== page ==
Palatini P.,University of Padua | Mos L.,Town Hospital | Ballerini P.,Town Hospital | Mazzer A.,Town Hospital | And 4 more authors.
Clinical Journal of the American Society of Nephrology | Year: 2013

Background and objectives Whether glomerular hyperfiltration is implicated in the development of microalbuminuria in hypertension is not well known. This prospective study investigated the relationship between changes in GFR and microalbuminuria in hypertension. Design, setting, participants, & measurements This study assessed 534 stage 1 hypertensive participants from the Hypertension and Ambulatory Recording Venetia Study (n=386 men) without microalbuminuria at baseline, who were recruited from 1990 to 1995 and followed for a median of 8.5 years. Mean age was 33.9±8.6 years and mean BP was 146.6±10.5/94.0±5.0 mmHg. Creatinine clearance and 24-hour urinary albumin were measured at study entry and end. Participants were defined as normofilterers (normo) or hyperfilterers (hyper) according to whether GFR was<150 or ge;150 ml/min per 1.73 m2, respectively. Participants were divided into four groups based on GFR changes from baseline to follow-up end: normo→normo (n=395), normo→hyper (n=31), hyper→hyper (n=61), and hyper→normo (n=47). Results Microalbuminuria progressively increased across the four groups and was 5.3% in normo→normo, 9.7% in normo→hyper, 16.4% in hyper→hyper, and 36.2% in hyper→normo (P<0.001). This association held true in a multivariable logistic regression in which several confounders, ambulatory BP, and other risk factors were taken into account (P<0.001). In particular, hyperfilterers whose GFR decreased to normal at study end had an adjusted odds ratio of 7.8 (95% confidence interval, 3.3-18.2) for development of microalbuminuria compared with participants with normal GFR throughout the study. Conclusions These data support the hypothesis for a parabolic association between GFR and urinary albumin in the early stage of hypertension. © 2013 by the American Society of Nephrology. Source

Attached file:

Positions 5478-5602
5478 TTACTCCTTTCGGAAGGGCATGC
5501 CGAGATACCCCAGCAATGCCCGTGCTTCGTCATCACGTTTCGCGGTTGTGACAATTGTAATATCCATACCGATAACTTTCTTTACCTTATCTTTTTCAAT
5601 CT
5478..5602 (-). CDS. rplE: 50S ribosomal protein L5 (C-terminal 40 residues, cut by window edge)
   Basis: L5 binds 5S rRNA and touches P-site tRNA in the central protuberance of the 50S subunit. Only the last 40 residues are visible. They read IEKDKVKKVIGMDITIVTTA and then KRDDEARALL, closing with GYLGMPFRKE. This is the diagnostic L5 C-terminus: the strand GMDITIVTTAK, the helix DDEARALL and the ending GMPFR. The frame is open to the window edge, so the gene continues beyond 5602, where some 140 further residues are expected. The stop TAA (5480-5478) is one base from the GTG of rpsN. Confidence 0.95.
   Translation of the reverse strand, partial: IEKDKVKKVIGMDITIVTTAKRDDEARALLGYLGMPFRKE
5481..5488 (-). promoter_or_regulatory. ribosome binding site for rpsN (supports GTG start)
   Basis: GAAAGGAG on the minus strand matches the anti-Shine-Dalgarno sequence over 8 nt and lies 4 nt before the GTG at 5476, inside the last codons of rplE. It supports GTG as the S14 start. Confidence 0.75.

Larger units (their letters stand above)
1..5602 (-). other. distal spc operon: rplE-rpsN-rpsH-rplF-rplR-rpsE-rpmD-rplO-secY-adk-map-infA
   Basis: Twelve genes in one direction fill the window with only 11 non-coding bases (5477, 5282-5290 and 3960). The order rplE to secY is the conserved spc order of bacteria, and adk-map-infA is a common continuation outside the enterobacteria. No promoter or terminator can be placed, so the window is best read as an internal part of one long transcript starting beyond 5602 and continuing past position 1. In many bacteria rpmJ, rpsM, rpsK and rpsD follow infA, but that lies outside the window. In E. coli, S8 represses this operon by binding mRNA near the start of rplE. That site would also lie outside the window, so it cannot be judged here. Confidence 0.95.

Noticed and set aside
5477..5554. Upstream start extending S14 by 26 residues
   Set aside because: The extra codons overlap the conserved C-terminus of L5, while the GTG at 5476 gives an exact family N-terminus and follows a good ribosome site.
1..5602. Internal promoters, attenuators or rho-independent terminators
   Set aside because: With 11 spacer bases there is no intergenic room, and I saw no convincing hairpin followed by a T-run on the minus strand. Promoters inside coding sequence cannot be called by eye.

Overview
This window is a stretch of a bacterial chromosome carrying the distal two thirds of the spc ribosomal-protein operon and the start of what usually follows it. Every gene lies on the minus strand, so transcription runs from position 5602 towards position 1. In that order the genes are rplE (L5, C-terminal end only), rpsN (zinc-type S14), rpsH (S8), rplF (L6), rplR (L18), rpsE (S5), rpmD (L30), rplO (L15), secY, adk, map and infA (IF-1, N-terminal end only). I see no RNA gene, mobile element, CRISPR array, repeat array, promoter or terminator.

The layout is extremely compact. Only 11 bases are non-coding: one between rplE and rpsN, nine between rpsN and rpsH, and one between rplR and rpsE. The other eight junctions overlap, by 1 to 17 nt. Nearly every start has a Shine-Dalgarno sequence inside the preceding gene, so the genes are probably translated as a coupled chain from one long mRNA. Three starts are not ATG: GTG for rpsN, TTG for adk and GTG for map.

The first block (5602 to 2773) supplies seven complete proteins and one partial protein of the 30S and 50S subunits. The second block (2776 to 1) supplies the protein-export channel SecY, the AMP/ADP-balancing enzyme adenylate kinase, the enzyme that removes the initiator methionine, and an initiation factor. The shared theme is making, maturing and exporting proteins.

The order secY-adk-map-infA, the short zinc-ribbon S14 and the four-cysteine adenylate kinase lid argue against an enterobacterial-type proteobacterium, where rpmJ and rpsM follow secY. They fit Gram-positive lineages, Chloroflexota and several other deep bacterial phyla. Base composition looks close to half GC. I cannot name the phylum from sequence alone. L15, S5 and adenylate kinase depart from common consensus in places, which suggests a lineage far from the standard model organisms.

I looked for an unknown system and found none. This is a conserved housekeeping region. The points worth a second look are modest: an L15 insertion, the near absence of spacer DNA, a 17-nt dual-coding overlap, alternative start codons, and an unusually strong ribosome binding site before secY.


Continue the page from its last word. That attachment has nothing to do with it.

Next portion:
Discover hidden collaborations